Editorial: Long journey begins with first step
- Central senior earns her big scholarship.
- A despicable crime has a happy ending.
Thumbs up: To Cheyann Miller, the York City woman who is battling back after losing her leg in a crash last summer.
Miller was unloading groceries from her vehicle Aug. 10 when a 2007 Saturn Ion driven by Tyler James Connelly, 25, of 700 Cassell Road, Apt. 27, in Newberry Township, crashed into her. Police allege he had been using heroin.
Miller reached a milestone this past week — likely the first of many — when she was fitted for a prosthesis and took her first steps since the accident.
She admitted to being nervous as she sat in her wheelchair before the appointment.
Who wouldn’t be?
The 29-year-old mother of two is facing a long journey of rehabilitation and occupational therapy in order to walk again.
We applaud her for taking the first step on that journey.
Thumbs up: To Brooke Dubbs, the Central York High School senior who received the Horatio Alger National Scholarship. The $25,000 scholarship honors students who have faced great personal adversity but have remained committed to education and volunteering within their communities.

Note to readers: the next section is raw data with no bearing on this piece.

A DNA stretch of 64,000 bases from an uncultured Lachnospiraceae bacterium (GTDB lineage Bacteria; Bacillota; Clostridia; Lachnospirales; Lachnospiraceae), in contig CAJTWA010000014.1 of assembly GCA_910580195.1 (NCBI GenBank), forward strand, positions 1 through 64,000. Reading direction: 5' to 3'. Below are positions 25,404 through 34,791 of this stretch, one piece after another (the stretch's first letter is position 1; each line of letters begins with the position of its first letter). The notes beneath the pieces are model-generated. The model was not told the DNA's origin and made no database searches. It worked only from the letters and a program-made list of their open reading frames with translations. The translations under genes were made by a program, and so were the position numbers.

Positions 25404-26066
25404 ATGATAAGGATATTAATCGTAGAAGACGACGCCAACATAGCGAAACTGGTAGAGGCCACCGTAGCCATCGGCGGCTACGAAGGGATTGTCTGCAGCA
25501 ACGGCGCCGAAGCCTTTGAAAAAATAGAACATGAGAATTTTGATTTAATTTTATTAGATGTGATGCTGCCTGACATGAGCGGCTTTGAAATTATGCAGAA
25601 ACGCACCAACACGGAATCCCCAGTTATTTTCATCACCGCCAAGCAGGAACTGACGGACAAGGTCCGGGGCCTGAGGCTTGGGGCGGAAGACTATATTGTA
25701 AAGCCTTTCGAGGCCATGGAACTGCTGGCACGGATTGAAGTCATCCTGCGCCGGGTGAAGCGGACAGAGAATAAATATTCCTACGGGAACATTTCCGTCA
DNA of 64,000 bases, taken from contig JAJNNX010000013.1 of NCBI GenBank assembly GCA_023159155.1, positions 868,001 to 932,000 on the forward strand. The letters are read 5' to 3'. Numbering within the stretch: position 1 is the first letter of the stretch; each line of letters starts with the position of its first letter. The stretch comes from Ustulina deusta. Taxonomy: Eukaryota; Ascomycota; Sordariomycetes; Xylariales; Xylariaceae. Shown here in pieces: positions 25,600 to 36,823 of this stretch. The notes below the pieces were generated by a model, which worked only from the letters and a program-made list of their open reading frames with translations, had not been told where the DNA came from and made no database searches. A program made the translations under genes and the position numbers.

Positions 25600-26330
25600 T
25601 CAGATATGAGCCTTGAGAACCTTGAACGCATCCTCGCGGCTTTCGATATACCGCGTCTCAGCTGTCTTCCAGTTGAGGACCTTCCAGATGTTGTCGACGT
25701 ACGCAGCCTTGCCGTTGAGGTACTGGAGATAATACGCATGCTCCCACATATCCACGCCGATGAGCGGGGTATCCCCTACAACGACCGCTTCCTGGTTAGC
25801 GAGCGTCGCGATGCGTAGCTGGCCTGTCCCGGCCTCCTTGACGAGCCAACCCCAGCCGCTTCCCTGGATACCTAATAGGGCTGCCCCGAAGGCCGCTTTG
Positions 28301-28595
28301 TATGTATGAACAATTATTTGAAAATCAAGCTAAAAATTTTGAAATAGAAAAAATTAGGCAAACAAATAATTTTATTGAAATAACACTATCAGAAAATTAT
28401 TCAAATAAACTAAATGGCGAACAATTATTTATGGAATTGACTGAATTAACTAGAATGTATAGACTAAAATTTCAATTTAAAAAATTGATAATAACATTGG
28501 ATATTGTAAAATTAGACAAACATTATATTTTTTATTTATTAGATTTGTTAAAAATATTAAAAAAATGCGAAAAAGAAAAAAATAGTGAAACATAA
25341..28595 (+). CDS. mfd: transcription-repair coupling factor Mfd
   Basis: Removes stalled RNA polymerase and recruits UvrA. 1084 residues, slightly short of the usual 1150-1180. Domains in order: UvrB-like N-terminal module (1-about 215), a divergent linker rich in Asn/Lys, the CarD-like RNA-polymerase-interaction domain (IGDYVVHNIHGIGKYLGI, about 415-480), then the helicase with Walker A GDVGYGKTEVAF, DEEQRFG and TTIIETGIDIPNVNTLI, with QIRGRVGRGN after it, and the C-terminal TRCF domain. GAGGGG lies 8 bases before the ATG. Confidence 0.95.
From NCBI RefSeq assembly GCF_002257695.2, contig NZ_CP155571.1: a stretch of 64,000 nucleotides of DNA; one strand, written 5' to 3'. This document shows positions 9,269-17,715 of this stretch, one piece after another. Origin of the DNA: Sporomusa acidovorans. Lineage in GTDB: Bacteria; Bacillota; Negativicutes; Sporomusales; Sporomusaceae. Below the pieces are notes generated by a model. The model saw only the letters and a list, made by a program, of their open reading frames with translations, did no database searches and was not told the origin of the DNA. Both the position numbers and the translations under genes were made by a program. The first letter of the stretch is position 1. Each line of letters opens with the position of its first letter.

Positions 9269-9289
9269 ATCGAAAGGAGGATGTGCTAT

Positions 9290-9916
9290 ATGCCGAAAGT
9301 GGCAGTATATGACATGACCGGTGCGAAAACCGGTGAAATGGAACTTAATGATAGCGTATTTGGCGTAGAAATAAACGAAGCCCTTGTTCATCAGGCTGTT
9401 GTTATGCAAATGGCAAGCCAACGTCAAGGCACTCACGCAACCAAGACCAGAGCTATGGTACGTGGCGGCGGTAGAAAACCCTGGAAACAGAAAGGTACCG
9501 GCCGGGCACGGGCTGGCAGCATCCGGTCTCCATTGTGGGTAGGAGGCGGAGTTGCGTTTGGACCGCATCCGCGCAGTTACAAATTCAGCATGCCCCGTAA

Only 106 students are awarded it annually.
Brooke was a foster child when she was adopted as a toddler. Her adoptive mother died when she was a sophomore, yet she maintained an outstanding high school career.
She has been involved in a litany of community activities, from Big Brothers Big Sisters to being a MiniTHON committee member. She is student council president and her class treasurer.
Receiving the $25,000 scholarship came a surprise, and she immediately shared the news with her father.
"Me and my dad cried and did a happy dance," she said. "It was a happy moment. It was shocking."
We wish her best of luck as she begins Army boot camp this summer.
Thumbs down: To the person who stole Bob and Cathy Frey’s Yorkshire terriers, Chance and Charlie.
The dogs were snatched while they were outside in the family’s electric-fenced yard. When the family went to fetch them, they found the dogs’ companion collars but not the pooches.
"I don't know if we'd even feel safe letting them out unless we're right there with them," Cathy said. "It's a shame."
Thanks to a good Samaritan couple who found the dogs ambling down a road and took them in, the dogs and the family have been reunited. But not until after what must have been a very tense four days for Bob, Cathy and their four children.
They contacted Find Toby in PA, a networking group for finding lost pets, and checked out a possible lead that fell through during those days.
Theft of property is bad enough. Stealing something so near and dear to a family should have stiffer penalties — and we’re happy that many animals rights groups are pushing for just that.